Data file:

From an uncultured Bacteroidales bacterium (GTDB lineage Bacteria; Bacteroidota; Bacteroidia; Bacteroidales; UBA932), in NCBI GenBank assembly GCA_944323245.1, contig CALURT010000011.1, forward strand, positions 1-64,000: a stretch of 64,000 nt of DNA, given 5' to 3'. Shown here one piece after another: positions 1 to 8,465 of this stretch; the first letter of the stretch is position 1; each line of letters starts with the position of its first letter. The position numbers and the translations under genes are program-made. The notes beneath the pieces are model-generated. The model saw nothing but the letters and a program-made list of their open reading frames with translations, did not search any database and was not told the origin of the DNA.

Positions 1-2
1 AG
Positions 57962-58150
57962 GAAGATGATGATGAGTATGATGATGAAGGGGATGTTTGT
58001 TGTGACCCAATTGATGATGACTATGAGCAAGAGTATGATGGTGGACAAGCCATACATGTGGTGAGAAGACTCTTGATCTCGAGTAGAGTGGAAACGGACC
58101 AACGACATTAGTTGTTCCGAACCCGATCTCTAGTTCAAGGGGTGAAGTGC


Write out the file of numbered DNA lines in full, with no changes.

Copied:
From an uncultured Bacteroidales bacterium (GTDB lineage Bacteria; Bacteroidota; Bacteroidia; Bacteroidales; UBA932), in NCBI GenBank assembly GCA_944323245.1, contig CALURT010000011.1, forward strand, positions 1-64,000: a stretch of 64,000 nt of DNA, given 5' to 3'. Shown here one piece after another: positions 1 to 8,465 of this stretch; the first letter of the stretch is position 1; each line of letters starts with the position of its first letter. The position numbers and the translations under genes are program-made. The notes beneath the pieces are model-generated. The model saw nothing but the letters and a program-made list of their open reading frames with translations, did not search any database and was not told the origin of the DNA.

Positions 1-2
1 AG
Positions 57962-58150
57962 GAAGATGATGATGAGTATGATGATGAAGGGGATGTTTGT
58001 TGTGACCCAATTGATGATGACTATGAGCAAGAGTATGATGGTGGACAAGCCATACATGTGGTGAGAAGACTCTTGATCTCGAGTAGAGTGGAAACGGACC
58101 AACGACATTAGTTGTTCCGAACCCGATCTCTAGTTCAAGGGGTGAAGTGC